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What is a Kanban Board? - Definition & Examples

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  • 0:04 Kanban Defined
  • 0:32 Inspirations
  • 1:23 Principles of Kanban
  • 2:41 The Kanban Board
  • 3:54 Progress of Work Items
  • 5:20 Lesson Summary
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Lesson Transcript
Instructor: Stephen Meyer

Stephen has worked as a Project Manager and is PMP certified, as well as certified by the Scrum Alliance.

One of the most significant aspects of Kanban is the visual display of project work. This is centered on the use of a Kanban board. In this lesson, learn the definition and understand examples of a Kanban board.

Kanban Defined

The development team at Dan's software company is extremely productive. However, they would be more productive without the disruption that comes when moving between project phases. They have decided to use Kanban, an agile development method that focuses on the continuous flow of work. As they make their transition, Dan looks to help his team understand the origin of Kanban and the principles behind it, as well as the importance of a Kanban board to bring it all together.

Inspirations

The concepts of Kanban have two sources of inspiration. The first involves the just-in-time approach that grocery stores use for inventory. They focus on keeping items on the shelves and restocking them only as they are purchased, since it is inefficient and costly to stockpile inventory. The concept is that actions occur as they are triggered by other actions. Specifically, the purchase action triggers the action of restocking, which triggers additional inventory being purchased.

The second inspiration is the way Toyota managed their factories based on the just-in-time method. Their goal was for actions to occur only in response to the applicable triggering actions. The contribution to software development involves the way that these actions were relayed. A kanban, which is Japanese for card, was passed between teams as a signal for new actions.

Principles of Kanban

The principles of Kanban are based on the concepts of just-in-time inventory and kanban cards. These principles include a visual display, a continuous flow, and limits that ensure efficiency. They form the basis of Kanban and are integral to a Kanban board.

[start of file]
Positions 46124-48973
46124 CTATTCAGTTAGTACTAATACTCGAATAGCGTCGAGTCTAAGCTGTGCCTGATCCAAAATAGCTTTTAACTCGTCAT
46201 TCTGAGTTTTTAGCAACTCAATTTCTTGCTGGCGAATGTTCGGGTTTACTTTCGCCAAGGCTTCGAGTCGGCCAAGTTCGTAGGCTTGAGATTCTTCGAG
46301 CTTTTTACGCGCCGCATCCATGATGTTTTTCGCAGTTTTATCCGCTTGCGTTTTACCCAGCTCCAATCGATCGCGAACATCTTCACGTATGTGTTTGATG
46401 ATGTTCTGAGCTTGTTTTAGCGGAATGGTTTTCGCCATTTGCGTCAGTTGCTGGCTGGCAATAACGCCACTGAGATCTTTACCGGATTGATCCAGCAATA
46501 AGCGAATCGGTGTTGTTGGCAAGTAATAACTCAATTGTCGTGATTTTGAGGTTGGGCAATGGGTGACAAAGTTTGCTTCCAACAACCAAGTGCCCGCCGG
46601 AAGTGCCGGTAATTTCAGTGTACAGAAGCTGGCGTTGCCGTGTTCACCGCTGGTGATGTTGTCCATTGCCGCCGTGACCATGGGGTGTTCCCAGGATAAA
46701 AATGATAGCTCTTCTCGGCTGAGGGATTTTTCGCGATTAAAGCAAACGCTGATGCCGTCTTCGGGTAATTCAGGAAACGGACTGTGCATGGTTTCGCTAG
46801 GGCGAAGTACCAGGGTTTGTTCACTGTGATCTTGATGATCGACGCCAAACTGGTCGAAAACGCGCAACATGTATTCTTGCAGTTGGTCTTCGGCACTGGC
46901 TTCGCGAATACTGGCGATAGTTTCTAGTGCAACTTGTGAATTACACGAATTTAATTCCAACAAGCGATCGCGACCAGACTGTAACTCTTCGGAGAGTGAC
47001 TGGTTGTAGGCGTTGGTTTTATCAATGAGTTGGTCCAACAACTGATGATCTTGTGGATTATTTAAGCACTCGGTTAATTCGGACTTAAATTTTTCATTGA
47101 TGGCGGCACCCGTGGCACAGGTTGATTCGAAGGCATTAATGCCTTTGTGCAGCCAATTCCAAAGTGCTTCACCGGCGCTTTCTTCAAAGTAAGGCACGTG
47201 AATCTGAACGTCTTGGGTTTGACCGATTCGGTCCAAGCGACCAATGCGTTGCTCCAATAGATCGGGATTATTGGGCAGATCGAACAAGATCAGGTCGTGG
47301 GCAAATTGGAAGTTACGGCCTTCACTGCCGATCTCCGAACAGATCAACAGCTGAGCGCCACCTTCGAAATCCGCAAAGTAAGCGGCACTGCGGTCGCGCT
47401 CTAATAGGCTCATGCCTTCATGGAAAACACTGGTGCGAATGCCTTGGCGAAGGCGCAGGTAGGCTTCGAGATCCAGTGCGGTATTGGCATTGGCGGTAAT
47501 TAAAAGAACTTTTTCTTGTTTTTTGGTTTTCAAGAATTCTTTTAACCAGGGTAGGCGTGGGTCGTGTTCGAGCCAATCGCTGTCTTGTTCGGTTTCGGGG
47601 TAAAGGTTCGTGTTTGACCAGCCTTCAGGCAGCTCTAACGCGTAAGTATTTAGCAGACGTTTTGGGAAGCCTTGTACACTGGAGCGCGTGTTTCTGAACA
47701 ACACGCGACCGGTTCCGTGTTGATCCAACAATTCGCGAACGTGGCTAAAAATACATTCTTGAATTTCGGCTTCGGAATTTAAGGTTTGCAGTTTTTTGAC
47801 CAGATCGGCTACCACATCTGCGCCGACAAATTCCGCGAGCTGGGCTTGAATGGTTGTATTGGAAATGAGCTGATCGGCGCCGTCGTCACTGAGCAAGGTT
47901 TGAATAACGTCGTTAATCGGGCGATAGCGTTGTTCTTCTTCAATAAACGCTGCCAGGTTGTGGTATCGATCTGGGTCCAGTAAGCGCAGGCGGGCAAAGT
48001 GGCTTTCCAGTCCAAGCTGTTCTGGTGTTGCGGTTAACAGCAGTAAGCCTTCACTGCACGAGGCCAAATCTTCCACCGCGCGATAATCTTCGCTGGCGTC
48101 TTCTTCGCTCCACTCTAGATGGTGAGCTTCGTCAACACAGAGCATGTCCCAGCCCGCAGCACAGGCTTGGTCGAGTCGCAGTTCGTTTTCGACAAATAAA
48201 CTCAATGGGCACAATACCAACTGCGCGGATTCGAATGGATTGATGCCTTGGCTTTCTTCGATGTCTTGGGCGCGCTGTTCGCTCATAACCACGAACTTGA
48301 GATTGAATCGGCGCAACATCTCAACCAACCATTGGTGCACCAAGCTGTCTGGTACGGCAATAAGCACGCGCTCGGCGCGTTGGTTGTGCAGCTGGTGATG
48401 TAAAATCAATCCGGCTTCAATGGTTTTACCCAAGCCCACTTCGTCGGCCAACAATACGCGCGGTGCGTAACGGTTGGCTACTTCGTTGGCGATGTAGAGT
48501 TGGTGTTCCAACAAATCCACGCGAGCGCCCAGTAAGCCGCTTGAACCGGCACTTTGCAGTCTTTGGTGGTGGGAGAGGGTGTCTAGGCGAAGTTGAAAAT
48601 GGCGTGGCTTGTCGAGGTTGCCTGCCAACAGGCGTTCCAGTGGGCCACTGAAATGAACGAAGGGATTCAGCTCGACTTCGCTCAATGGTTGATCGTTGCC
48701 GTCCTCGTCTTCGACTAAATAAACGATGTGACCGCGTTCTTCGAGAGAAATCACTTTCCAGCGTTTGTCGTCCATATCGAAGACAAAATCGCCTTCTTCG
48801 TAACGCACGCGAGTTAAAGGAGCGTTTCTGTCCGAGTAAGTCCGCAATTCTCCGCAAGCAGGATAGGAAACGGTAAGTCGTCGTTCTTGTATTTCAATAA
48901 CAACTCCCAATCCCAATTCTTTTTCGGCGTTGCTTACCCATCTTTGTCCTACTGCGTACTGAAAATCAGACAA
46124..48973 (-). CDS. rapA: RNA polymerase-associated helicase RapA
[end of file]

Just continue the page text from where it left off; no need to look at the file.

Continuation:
The first principle of Kanban involves a visual display. This is directly derived from Toyota's use of cards in its factories. From project work to various states of progress, Kanban is a visual methodology. The purpose is to keep everyone on the same page and focused by making everything visual.

Another principle of Kanban is maintaining a continuous flow. This comes from the just-in-time approach to inventory based on completed actions triggering other actions. In contrast, most other methodologies think of processes as sequences with set start and endpoints.

The last principle involves using limits to ensure efficiency. Specifically, Kanban uses a work in process (WIP) limit, which limits the number of items allowed at each point of progress. Items are not allowed to advance if too many are at the next progress point. The goal is to prevent items from piling up at any point. This is another element of the continuous flow.

The Kanban Board

Once Dan and his team have an understanding of Kanban, they look to implement it by using a Kanban board, which provides a visual display of the project work and the various points of progress leading to completion. The Kanban board is the main component of Kanban because it enables the various principles to be accomplished.

The design of the Kanban board focuses on the primary concerns of the project, the project work and its status. These two elements are relevant to everyone involved in a project, from stakeholders to development team members. The project work and its status are also the main identifiers of project success.

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